In a potentially landmark case brought under new liquor liability laws, a bar manager and barman working at Hayes Hotel, Thurles, yesterday pleaded not guilty at Nenagh Circuit Court to the manslaughter of Graham Parish.
Mr Parish died from acute intoxicating poisoning after a drinking binge in the hotel in the company of five other Englishmen.
State prosecutor Paddy McCarthy, opening the case, said it was the state’s case that barman Aidan Dalton, 26, was given the OK by bar manager Gary Wright, 34, to serve Mr Parish eight to 10 shorts in the one glass after hours of heavy drinking. Mr McCarthy said the state must prove to the jury there was a causative link between the actions of the two accused in giving the drink and the victim’s death.
Both defendants have addresses at Kilfithmone, Borrisoleigh.
Mr Parish, from Calder Terrace, Lomeshaye village near Nelson, East Lancashire, was a resident at the hotel when he was found dead slumped in an upstairs conference room.
He had booked into the hotel on June 30, 2008, when he arrived in Thurles to do work at the Dew Valley meat plant.
Mr McCarthy said after booking into the hotel, Mr Parish arrived at the bar at around 6.30pm and started drinking pints of Guinness. He was subsequently joined by five other English workers who were also staying in Thurles to celebrate Mr Parish’s 28th birthday. They drank heavily and, at about 10pm, Mr Parish put a short into his pint and drank it. Unknown to him another two vodkas were put into his pint, which he also drank.
A drinking competition started and Mr Parish said he could down 10 spirits faster than any of the others could down a pint or half-pint.
Mr McCarthy said it was the state’s case that the barman Aidan Dalton asked the bar manager Wright if it was OK to give him the shots and the bar manager said it was. Shortly after, Mr Parish collapsed and was taken by the group to the upstairs conference room, where he was found dead the following morning.
Mr McCarthy claimed the two bar staff were guilty of gross negligence and were both “actors” in the cause of Mr Parish’s death.
The bar staff, he said, had a duty of care not to cause a risk of substantial injury.
Philip Mahony, night porter at the hotel, said he arrived on duty at midnight on June 30/July 1, 2008, and Wright said a man had to be lifted upstairs by his friends and they could not get him his room and to check on him.
Mr Mahony said he checked on the man, who was lying asleep in the Commercial Room. He was on his stomach and his head was turned to the right.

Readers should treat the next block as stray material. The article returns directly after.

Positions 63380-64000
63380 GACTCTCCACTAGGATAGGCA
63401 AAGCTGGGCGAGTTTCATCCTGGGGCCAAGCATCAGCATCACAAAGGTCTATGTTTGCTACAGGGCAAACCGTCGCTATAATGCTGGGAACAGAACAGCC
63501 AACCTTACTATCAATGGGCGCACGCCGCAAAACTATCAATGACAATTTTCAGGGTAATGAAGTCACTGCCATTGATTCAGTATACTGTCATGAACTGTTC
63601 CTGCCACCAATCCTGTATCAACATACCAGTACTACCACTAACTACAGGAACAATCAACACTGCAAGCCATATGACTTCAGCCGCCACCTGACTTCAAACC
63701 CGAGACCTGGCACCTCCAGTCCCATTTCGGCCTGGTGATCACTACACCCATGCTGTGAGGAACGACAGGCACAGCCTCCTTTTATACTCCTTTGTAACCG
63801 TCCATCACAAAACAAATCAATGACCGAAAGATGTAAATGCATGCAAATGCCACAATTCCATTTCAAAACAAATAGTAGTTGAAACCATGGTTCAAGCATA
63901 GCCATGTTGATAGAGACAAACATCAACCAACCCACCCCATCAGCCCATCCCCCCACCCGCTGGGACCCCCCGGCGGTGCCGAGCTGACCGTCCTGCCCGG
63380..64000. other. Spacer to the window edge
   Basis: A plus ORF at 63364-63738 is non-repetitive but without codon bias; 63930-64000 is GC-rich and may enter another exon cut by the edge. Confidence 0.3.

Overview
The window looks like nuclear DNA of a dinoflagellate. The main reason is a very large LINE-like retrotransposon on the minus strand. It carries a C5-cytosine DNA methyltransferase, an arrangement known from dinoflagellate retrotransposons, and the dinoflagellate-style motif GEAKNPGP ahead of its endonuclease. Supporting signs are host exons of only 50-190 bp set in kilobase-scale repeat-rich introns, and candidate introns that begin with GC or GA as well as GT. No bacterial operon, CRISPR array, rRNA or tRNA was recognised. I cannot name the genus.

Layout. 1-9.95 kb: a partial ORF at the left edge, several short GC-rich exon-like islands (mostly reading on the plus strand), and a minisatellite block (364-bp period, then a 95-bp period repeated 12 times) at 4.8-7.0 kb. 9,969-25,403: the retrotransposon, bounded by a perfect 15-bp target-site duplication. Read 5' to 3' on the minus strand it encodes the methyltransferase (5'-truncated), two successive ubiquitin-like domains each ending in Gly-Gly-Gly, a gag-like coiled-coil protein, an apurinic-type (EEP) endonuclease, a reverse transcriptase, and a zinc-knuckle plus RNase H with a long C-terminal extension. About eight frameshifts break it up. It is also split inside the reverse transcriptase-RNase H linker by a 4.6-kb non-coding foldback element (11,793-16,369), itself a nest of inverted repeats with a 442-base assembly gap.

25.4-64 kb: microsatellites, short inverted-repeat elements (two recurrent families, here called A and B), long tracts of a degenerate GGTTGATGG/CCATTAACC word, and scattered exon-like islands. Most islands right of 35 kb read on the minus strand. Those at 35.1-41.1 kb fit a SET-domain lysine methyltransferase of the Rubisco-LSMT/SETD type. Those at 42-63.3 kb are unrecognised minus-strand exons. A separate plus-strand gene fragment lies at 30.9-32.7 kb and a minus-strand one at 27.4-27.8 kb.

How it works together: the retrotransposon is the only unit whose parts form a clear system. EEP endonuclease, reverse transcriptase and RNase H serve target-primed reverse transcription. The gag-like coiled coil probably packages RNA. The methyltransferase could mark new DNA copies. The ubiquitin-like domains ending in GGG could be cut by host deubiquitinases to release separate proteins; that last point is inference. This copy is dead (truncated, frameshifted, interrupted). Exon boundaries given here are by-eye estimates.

At about 6am, he decided to wake this man up, as he felt he had enough sleep and would try and get him to his bedroom. He called to the man, tapped him on the shoulder and could not get a response. He checked for a pulse and did not get one and saw vomit on the man’s lips.
Mr Moloney said the gardaí and an ambulance were called.
Craig Bateson, one of the five English workers who drank with Mr Parish, told the court how they had gone on a night out in Hayes Hotel, where some of them were staying to celebrate Mr Parish’s birthday.
Mr Bateson said by 11pm he had consumed about 11 pints of Guinness and suggested Mr Parish would have had a few more than that. At this stage Mr Parish said he would do his party trick and drink a half-pint of spirits faster than any of the others could drink a half-pint of lager.
Mr Bateson said the barman brought down the shots to them and Graham put them into a half-pint glass and drank them in one go.
About 10 minutes later, Graham fell off the stool and they tried to pick him up. They got him to a room upstairs where they left him on his side snoring and asleep.
In cross-examination carried out by Aidan Doyle, SC, Mr Bateson said it was known Mr Parish could down drink very fast but denied there were bets of £500 that Mr Parish could not do the drinking he said he could do.
When it was put to Mr Bateson that the barman, Aidan Dalton, was not aware of the drinking challenge, he replied: “I believe he were.”
Another one of the group, Marcus Ludwell, said that at one stage one of the group put a double vodka into Mr Parish’s pint and when he drank it he said it was a nice mix.
Mr Ludwell said five of them picked a spirit each from the back of the bar which Mr Parish drank. These he said were served by the bar staff and he paid €40 for them.
The trial before Judge Tom Teehan and a jury is expected to last between three and four days.
In court for the hearing were David and Julie Parish, parents of Graham Parish, along with his sister, Jess.